Doreen AbiRaad sees untold stories in aging faces.

Etched in the lines on a grandmother's cheeks, she sees tales of a generation that endured several wars, a severe depression and strict segregation, stories that could help younger generations cope with hardships.

Chiseled in a grandfather's brow she sees experiences of a lifetime, joyous and painful, that might help his kin discover their heritage or at least understand him better.

If only the elderly would write their stories.

"It's important to look back and see what you accomplished, for your own self-esteem and for sharing with your families," AbiRaad recently told a group of residents at Regency House, a high-rise apartment complex for senior citizens in upper Northwest Washington.

A journalist by training, AbiRaad embraced this perspective two years ago after she recorded the personal anecdotes of an elderly friend, culled from long conversations while AbiRaad was a volunteer at a retirement home.

AbiRaad structured the life story so it read like an engaging novel, then had it bound in leather and gave the volume to her friend.

That experience spawned an entrepreneurial enterprise she calls Once Upon a Time Memoirs, a year-old writing service for people who want to turn their life histories into a bound edition.

She also offers occasional free workshops to help people get started on their own stories. "The life review and reminiscing is a very important part of aging," she said. "Retelling the experiences helps them see their achievements."

But the value of the retelling is diminished if the only ears are companions of a similar age or a son or daughter who tunes out the details because they think they've heard it all before. Later, when their own lives slow down or when the grandchildren ask questions, adult children may wish they could remember the stories. But often, it is too late.

Which is AbiRaad's argument for documention.

"I think I am reviving a lost art," she said. "Future generations need to get a sense of history, not just from {school} books, but from family roots and ancestors."

To open the story warehouse, jog the memories of older people or loosen shy tongues, AbiRaad encourages them just to try to remember their childhood. "What was it like when you were a child?" she asks the group at Regency House.

"We lived way down in Southeast," piped Anna Swanson, 84, "way down near the Navy Yard. We called it the gun factory . . . on New Jersey Avenue, and we walked to school on H Street. After school, four of us sisters played together. Jump rope. Ball. Jacks. Hide-and-seek. You could play in the street."

"A nice start," AbiRaad said. "What did you do on weekends?"

"A movie cost 15 cents. We went to the matinee, and Saturday night we took a bath for church the next morning," said Nettie Wallace Jones, age 70.

"My big play thing was making doll clothes," said Maggie Magazine, age 101.

"I didn't have no family," piped a voice in the back of the room.

Indeed, the life review process can touch nerves, recall pain and revive family feuds, AbiRaad said. "Everyone has good and bad experiences in their life, but by talking about the traumatic or unpleasant, even painful events, it helps come to terms with those experiences."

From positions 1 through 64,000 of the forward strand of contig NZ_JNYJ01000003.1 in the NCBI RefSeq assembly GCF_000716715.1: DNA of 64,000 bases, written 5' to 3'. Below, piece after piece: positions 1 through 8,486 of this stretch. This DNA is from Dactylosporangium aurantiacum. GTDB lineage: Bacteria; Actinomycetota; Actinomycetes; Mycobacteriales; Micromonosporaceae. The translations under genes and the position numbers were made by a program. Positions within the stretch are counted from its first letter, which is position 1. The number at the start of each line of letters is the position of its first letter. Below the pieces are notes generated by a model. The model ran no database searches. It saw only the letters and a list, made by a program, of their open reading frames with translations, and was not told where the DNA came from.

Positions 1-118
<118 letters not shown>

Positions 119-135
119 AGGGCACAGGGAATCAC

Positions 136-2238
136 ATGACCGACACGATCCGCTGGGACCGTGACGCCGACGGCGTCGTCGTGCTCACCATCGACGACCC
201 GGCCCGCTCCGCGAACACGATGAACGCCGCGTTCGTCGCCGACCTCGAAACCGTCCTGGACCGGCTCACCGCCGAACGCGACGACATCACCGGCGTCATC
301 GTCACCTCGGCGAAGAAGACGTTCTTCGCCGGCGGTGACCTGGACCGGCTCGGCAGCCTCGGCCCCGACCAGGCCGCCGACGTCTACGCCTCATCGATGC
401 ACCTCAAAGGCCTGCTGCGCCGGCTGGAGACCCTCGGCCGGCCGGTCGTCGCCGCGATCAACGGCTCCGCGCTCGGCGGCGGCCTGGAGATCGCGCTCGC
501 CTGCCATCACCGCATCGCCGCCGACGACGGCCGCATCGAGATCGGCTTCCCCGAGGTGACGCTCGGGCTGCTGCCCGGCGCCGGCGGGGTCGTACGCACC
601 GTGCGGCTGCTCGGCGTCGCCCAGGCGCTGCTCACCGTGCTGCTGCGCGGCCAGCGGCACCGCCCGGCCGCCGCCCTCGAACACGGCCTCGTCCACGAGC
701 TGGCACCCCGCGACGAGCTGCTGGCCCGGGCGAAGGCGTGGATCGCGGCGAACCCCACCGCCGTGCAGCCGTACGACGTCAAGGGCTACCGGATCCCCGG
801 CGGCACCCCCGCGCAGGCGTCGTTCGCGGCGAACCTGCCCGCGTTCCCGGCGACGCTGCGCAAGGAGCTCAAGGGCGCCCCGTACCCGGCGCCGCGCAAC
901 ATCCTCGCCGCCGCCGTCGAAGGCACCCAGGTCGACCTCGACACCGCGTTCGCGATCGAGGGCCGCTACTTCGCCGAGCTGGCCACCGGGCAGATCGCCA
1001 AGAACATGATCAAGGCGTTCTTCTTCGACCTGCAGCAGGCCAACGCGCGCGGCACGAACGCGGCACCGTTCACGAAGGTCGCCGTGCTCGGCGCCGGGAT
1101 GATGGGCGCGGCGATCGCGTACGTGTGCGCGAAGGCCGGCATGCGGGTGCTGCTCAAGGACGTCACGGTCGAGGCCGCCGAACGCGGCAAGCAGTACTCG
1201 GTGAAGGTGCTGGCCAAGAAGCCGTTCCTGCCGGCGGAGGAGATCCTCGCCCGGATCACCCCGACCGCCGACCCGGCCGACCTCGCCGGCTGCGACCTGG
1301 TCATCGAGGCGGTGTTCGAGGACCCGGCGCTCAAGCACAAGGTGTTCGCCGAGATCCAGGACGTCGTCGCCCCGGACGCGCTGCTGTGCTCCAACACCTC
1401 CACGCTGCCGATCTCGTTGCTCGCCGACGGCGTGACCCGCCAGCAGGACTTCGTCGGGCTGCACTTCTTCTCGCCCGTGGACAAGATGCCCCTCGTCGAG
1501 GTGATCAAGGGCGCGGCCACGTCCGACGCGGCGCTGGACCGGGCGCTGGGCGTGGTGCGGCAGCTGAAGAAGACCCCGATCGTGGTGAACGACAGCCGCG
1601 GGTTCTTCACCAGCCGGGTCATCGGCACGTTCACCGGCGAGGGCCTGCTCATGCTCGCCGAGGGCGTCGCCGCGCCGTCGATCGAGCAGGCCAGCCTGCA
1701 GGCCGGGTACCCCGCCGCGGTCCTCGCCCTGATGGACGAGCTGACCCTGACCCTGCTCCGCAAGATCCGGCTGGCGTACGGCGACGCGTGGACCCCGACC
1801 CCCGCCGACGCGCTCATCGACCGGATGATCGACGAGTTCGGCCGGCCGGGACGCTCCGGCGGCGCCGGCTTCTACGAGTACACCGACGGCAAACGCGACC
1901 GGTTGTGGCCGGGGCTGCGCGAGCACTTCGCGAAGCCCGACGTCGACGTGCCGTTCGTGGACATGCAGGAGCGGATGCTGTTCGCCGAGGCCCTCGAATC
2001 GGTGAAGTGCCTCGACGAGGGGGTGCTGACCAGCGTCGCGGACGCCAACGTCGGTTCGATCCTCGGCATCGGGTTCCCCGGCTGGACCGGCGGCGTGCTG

Not that all or any of this must be included in a life history.

"If someone doesn't want a bad event in their book, it's out, but I encourage them to talk. It will be more meaningful to future generations if all the colors of a life are involved, not just the rosy areas," AbiRaad said. "By sharing these experiences, the younger generation can learn how they got through life."

AbiRaad said the process takes her several weeks of interviews. Typing and binding takes another month for a package that can cost as much as $1,600.

She said it is easier for someone outside the family to do the interviewing because there is less emotion invested in the answers and more neutral feelings associated with the characters.

But it can be done by a family member willing to give some time generously to listening. Some families simply tape the stories. Other older people prefer putting their memories on paper themselves.

What matters is that it gets done, AbiRaad said. "Families don't get together as often as they used to, and when they do, it is usually only for short visits that don't permit lengthy reminiscing."

Her grandfather died a few years ago, and she said she often regrets that she didn't ask him many questions about himself.

"I would have liked to ask him how he kept his temper down . . . . How he found his job, got into his career. What he felt when my mother was born . . . . What was it like for him? His first job, his first school, his first love."

She knows other people feel the same after losing a close relative, and such thoughts engender a commitment to her work that she has never felt in other jobs, she said.

"I can't picture myself doing anything else. I believe older people have so much to share and we can learn from them. They deserve the opportunity to be heard," she said.